Slowly add the boiling water, mix first with a wooden spoon and later with your hands until obtaining a bit sticky dough.

Make 10 balls with the dough.

Leave them to rest for at least 1 hour ( don't worry, you have plenty to do meanwhile, for instance, you could start preparing the filling...), covered with a slightly damp tea towel.

Tip: some people suggest to cover them with cling film, but I found that in this manner, the dough "sweats" because of the boiling water, what doesn't help later when the rolling them out...

From now on, the procedure for olive oil and shortening recipes is the same, that is: (see pictures above)

Roll out the dough on a floured surface, aiming for a round shape that doesn't exceed the diameter of your pan ;).

Put a large frying pan (ideally a tefloned one) on moderate heat.

Cook the tortilla without adding anything to the pan, for about 30 seconds.


Flipp it and cook for a further 30 seconds.

Tip: You will see bubbles forming and a nice brownish color developing, but don't exceed the 30 seconds if you want to be able to fold your tortilla without breaking it. I tried to cook them for longer, they are crispy and nicely brown, but they break more :(.


Roll out the next ball while you cook the former one.

From time to time, remove the brown loose flour that stays in the pan with a dry tea towel, and then carry on.


Eat them immediately, although you could also keep them in the fridge or freeze them.


Corn Tortillas

For them you only need two ingredients, including water! The protagonist here is the corn flour, also known as harina de maiz, or masa harina. That happened to be a bit tricky since here in Bristol I couldn't find it!! Be aware that is NOT the cornflour or cornstarch used to thicken gravies and sauces! So, looking for substitutes, I come up with Fine Corn Meal, tried it and it worked! So here we go:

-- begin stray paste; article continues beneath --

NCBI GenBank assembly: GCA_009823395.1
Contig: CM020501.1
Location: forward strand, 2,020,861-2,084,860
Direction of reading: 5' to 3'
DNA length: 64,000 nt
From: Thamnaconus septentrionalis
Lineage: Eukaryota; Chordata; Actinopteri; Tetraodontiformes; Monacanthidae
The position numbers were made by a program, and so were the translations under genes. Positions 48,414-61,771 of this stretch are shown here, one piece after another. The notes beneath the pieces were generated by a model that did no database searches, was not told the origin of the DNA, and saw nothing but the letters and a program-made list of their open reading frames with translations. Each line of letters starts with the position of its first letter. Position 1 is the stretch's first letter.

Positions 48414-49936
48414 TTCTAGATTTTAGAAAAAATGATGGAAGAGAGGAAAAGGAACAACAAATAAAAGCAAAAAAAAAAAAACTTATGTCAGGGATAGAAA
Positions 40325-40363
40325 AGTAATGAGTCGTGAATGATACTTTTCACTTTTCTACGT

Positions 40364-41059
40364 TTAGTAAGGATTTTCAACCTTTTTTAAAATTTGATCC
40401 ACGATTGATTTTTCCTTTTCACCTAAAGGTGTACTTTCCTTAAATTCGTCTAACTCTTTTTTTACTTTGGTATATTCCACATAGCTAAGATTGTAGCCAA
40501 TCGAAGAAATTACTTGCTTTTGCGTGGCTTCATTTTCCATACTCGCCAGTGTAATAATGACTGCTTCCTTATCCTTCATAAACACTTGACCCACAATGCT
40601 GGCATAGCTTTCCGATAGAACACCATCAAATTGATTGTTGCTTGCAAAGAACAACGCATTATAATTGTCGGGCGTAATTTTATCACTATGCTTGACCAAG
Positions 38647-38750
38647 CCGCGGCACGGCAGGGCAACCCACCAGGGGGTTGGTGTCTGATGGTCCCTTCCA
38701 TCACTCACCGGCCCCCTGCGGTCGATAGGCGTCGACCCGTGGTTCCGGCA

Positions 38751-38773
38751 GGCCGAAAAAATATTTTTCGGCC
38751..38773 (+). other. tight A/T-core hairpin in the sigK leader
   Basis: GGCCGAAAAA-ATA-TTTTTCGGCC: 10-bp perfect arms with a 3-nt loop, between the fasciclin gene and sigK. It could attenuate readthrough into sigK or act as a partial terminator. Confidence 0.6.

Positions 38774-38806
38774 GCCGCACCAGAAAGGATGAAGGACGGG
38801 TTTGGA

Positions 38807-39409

Ingredients

(for 8 units)

- 1 cup cornmeal
- 1 cup boiling water
- 1 teaspoon salt

Preparation

Put the cornmeal in a bowl.


Salt the boiling water and add it on top of the cornmeal.

Stir, when it cools down a bit, make a dough.


Note: the cornmeal tortilla is not so easy to handle as the wheat one, you will not be able to use a rolling pin to obtain a large and thin version. Instead, you will be very happy with a smaller, thicker one. That's fine, even the ones you buy are smaller and thicker that the wheat ones, aren't they?

Put an un-oiled frying pan on medium heat.

Put some cornmeal on the shaping surface and in your hands. Make a dough; if you need to adjust the amount of water or cornmeal for that purpose, do so.

Divide the dough into 8 balls.

Place a ball on the cornmealed surface and start shaping with the help of the palm of your hands and fingers, into a roundish shape. Don't go for a fine one because they will break. Once in the pan, you could use a flat surface to flatten them down a bit further.

With a wide spatula, lift the flatten dough and take to the hot frying pan.


Cook until some brown spots develop. Once cooked, it will be easier to handle.


Flipp it over, cook for few minutes.

Remove the brown dust from your frying pan with a dry tea towel.

Repeat with the rest of the dough balls.


You can use corn tortillas for fajitas, tacos, enchiladas, etc, and since they are not as flexible as the wheat ones, I find them great for quesadillas or cut into chips to serve with

guacamole, or salsa mexicana !!!